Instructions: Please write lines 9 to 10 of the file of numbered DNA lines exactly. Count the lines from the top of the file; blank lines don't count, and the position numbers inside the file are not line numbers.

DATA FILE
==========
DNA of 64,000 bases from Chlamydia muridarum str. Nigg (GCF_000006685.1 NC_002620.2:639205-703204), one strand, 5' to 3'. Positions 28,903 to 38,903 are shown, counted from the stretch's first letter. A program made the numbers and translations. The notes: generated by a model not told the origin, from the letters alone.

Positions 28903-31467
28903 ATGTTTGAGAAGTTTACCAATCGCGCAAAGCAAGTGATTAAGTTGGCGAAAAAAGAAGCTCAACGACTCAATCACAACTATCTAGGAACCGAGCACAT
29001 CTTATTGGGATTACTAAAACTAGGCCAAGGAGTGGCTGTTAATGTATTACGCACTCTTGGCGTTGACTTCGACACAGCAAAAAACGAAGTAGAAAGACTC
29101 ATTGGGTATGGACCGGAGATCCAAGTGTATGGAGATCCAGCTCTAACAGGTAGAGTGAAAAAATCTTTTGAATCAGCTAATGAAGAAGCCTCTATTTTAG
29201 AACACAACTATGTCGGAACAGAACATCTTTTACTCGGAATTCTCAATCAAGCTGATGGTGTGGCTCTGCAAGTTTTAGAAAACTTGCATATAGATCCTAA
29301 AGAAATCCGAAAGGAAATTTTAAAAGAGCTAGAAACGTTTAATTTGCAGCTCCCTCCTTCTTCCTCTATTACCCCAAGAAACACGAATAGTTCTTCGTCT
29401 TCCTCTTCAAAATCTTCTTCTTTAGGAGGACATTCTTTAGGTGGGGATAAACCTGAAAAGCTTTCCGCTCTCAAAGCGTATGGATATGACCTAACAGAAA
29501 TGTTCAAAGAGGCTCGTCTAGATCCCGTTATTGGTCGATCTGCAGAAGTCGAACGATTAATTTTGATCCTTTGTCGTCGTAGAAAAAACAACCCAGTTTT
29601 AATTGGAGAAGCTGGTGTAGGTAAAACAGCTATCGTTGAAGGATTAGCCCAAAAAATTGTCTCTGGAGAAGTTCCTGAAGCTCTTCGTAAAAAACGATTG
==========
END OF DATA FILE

29501 TGTTCAAAGAGGCTCGTCTAGATCCCGTTATTGGTCGATCTGCAGAAGTCGAACGATTAATTTTGATCCTTTGTCGTCGTAGAAAAAACAACCCAGTTTT
29601 AATTGGAGAAGCTGGTGTAGGTAAAACAGCTATCGTTGAAGGATTAGCCCAAAAAATTGTCTCTGGAGAAGTTCCTGAAGCTCTTCGTAAAAAACGATTG